VidMid No amount of alcohol is safe during pregnancy the HSE warns

Study finds Irish women among the worst in the world for drinking while pregnant.

No amount of alcohol at any stage of pregnancy is safe for your baby, the Health Service Executive has warned.

A global study of 187 countries reveals Ireland is estimated to have the third highest rate of foetal alcohol spectrum disorders.

The HSE has today launched a new information campaign asking for a zero-tolerance policy on drinking alcohol while pregnant.

One of the best ways a mother can protect their baby is to avoid alcohol all together.

According to the information leaflet available through askaboutalcohol.ie:

“Alcohol can damage your babys developing brain and body. Alcohol passes from the mothers blood into the babys blood via the placenta.

“Drinking can cause brain damage and other birth defects. The more you drink, the greater the risk to your baby. Zero alcohol = zero risk of FASD for your baby.”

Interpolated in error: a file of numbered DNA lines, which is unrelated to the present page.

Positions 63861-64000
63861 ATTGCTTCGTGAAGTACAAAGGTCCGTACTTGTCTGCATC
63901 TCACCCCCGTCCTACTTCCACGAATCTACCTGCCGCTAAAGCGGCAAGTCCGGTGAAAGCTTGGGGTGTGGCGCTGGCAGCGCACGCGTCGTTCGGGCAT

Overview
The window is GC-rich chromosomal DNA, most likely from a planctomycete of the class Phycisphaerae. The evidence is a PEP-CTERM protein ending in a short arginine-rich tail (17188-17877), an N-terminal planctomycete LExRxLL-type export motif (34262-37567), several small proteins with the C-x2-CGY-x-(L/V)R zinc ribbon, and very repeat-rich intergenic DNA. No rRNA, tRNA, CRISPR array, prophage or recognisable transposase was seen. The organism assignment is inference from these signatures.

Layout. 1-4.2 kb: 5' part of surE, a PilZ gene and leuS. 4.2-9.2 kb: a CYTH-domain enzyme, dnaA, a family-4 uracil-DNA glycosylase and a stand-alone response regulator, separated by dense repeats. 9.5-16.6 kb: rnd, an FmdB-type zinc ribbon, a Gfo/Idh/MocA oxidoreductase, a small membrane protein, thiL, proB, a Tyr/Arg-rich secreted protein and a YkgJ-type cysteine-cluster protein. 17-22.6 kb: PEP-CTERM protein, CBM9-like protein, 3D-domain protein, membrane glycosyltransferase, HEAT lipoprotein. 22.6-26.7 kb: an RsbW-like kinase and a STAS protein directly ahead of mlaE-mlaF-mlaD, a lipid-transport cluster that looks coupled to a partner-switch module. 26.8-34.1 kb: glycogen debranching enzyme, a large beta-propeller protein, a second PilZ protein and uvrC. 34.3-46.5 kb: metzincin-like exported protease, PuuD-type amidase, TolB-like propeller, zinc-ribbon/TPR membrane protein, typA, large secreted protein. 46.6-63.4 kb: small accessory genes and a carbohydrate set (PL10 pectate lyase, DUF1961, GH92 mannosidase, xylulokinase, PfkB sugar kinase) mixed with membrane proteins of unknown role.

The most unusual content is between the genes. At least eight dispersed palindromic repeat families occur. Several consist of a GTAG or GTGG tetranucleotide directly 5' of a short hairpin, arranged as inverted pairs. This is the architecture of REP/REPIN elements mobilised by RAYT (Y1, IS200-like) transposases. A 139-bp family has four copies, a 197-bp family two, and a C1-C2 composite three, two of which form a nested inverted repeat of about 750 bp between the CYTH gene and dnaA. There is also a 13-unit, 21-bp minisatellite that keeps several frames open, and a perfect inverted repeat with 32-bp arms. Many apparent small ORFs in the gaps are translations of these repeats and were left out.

FASD 1

Research conducted by the HSE has found that 1 in 2 people in Ireland claim they are aware of illnesses and conditions that affect babies after birth as a result of exposure to alcohol during pregnancy.

However, it is reported that only just over 1 in 10 people state they have a good understanding of FASD, its symptoms and its cause.

Marion Rackard from the HSE Alcohol Programme says:

This new Pregnancy and Alcohol campaign, including an information leaflet, poster and social media messaging, outlines the facts about FASD, and has lots of practical information for women who are pregnant or planning a family about how to plan an alcohol-free pregnancy.

“We know from talking to women that they can sometimes feel under pressure to drink because other people expect them to or because they dont want people to guess that they are pregnant. The campaign also provides advice for partners, family and friends on how they can provide support and help make it easier to have an alcohol free pregnancy.

The campaign was launched today to mark Foetal Alcohol Spectrum Disorders Awareness Day.

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